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Static magnetic therapy does not decrease pain or opioid requirements: a randomized double-blind trial

PainSci » bibliography » Cepeda et al 2007

Three pages on PainSci cite Cepeda 2007: 1. The Complete Guide to Chronic Tension Headaches2. Zapped! Does TENS work for pain?3. Complete Guide to Frozen Shoulder

original abstract Abstracts here may not perfectly match originals, for a variety of technical and practical reasons. Some abstacts are truncated for my purposes here, if they are particularly long-winded and unhelpful. I occasionally add clarifying notes. And I make some minor corrections.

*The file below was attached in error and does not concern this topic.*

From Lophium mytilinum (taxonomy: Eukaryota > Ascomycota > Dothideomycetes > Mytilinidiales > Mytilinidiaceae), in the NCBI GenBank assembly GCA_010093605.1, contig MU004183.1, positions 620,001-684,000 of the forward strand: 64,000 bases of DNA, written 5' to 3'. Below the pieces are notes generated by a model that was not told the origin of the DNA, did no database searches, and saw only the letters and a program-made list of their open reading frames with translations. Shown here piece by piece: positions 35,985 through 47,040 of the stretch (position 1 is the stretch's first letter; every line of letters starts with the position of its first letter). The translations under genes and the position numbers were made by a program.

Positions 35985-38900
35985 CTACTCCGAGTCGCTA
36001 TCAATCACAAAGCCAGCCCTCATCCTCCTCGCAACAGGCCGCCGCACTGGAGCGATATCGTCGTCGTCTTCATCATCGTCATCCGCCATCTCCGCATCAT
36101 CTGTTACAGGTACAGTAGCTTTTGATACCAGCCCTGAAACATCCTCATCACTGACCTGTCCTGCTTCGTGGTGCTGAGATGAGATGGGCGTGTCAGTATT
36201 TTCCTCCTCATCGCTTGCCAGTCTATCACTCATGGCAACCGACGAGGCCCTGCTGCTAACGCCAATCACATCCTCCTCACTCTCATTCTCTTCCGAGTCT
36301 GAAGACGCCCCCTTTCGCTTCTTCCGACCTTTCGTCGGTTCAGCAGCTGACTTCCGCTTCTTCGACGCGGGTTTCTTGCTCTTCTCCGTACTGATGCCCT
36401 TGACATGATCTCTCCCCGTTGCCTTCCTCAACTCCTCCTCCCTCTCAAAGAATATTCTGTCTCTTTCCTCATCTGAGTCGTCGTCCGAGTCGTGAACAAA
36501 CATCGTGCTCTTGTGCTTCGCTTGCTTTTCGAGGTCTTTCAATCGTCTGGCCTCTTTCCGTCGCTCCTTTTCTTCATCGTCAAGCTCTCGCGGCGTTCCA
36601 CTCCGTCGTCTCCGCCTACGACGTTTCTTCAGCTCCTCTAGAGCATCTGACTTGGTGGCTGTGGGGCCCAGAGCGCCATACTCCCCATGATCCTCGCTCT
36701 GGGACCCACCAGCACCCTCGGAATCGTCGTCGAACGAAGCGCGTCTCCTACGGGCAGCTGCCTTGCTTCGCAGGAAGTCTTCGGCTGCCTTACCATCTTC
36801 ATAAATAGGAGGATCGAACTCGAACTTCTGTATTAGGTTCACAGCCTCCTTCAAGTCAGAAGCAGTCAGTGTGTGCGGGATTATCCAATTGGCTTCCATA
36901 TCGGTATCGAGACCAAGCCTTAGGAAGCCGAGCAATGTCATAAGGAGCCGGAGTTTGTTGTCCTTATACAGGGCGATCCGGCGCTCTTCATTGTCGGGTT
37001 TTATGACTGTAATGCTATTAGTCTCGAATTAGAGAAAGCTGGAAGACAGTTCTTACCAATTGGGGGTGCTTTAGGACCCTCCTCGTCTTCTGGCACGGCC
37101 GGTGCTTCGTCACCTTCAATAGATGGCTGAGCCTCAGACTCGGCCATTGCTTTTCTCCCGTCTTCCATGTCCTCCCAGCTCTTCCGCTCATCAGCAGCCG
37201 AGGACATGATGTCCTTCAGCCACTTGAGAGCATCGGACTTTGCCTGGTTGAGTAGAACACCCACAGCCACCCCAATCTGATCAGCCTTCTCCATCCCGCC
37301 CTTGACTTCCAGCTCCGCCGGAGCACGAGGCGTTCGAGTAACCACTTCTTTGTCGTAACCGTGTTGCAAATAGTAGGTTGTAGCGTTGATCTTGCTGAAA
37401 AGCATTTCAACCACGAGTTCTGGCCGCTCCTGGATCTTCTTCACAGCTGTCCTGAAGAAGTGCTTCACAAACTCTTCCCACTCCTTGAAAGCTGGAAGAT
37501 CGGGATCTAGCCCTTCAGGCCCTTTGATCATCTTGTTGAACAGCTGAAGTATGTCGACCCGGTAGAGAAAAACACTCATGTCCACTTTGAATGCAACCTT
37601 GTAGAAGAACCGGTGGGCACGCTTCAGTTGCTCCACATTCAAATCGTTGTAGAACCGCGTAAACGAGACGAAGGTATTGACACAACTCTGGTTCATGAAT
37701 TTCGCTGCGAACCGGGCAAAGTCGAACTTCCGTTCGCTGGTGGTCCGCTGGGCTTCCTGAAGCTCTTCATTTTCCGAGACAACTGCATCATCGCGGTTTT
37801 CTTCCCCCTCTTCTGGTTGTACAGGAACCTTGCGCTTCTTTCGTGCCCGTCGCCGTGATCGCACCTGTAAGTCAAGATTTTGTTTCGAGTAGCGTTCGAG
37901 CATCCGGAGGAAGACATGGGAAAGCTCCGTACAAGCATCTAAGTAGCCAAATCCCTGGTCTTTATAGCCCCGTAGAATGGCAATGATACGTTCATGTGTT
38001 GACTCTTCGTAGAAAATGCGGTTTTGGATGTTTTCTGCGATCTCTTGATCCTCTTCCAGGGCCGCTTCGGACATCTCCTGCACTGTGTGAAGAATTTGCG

A growing multibillion dollar industry markets magnetic necklaces, bracelets, bands, insoles, back braces, mattresses, etc., for pain relief, although there is little evidence for their efficacy. We sought to evaluate the effect of magnetic therapy on pain intensity and opioid requirements in patients with postoperative pain. We designed a randomized, double-blind, controlled trial. One-hundred-sixty-five patients older than 12 yr of age were randomized to magnetic (n = 81) or sham therapy (n = 84) upon reporting moderate-to-severe pain in the postanesthesia care unit. Devices were placed over the surgical incision and left in place for 2 h. Patients rated their pain intensity on a 0-10 scale every 10 min and received incremental doses of morphine until pain intensity was < or =4 of 10. Pain intensity levels were similar in both groups. The magnet group had on average 0.04 U more pain intensity (95% confidence interval, -0.4 to 0.5) than the sham group. Opioid requirements also were similar in both groups. The active magnet group required 1.5 mg more morphine (95% confidence interval, -1.8 to 4.0) than the sham magnet group. Magnetic therapy lacks efficacy in controlling acute postoperative pain intensity levels or opioid requirements and should not be recommended for pain relief in this setting.

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